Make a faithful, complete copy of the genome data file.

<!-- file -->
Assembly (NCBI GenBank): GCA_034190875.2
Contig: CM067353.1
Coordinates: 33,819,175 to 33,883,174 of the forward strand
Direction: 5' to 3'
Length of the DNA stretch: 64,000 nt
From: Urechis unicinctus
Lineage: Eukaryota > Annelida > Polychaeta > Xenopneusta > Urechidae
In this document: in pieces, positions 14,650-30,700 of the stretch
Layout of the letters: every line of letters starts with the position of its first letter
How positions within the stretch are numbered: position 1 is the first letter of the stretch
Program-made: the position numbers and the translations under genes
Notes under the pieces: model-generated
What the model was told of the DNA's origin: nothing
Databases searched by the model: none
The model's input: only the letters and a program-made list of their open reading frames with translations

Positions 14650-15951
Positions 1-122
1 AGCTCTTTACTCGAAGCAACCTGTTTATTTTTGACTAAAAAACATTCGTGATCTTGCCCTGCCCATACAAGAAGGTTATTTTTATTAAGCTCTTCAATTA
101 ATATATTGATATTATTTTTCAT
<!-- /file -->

Assembly (NCBI GenBank): GCA_034190875.2
Contig: CM067353.1
Coordinates: 33,819,175 to 33,883,174 of the forward strand
Direction: 5' to 3'
Length of the DNA stretch: 64,000 nt
From: Urechis unicinctus
Lineage: Eukaryota > Annelida > Polychaeta > Xenopneusta > Urechidae
In this document: in pieces, positions 14,650-30,700 of the stretch
Layout of the letters: every line of letters starts with the position of its first letter
How positions within the stretch are numbered: position 1 is the first letter of the stretch
Program-made: the position numbers and the translations under genes
Notes under the pieces: model-generated
What the model was told of the DNA's origin: nothing
Databases searched by the model: none
The model's input: only the letters and a program-made list of their open reading frames with translations

Positions 14650-15951
Positions 1-122
1 AGCTCTTTACTCGAAGCAACCTGTTTATTTTTGACTAAAAAACATTCGTGATCTTGCCCTGCCCATACAAGAAGGTTATTTTTATTAAGCTCTTCAATTA
101 ATATATTGATATTATTTTTCAT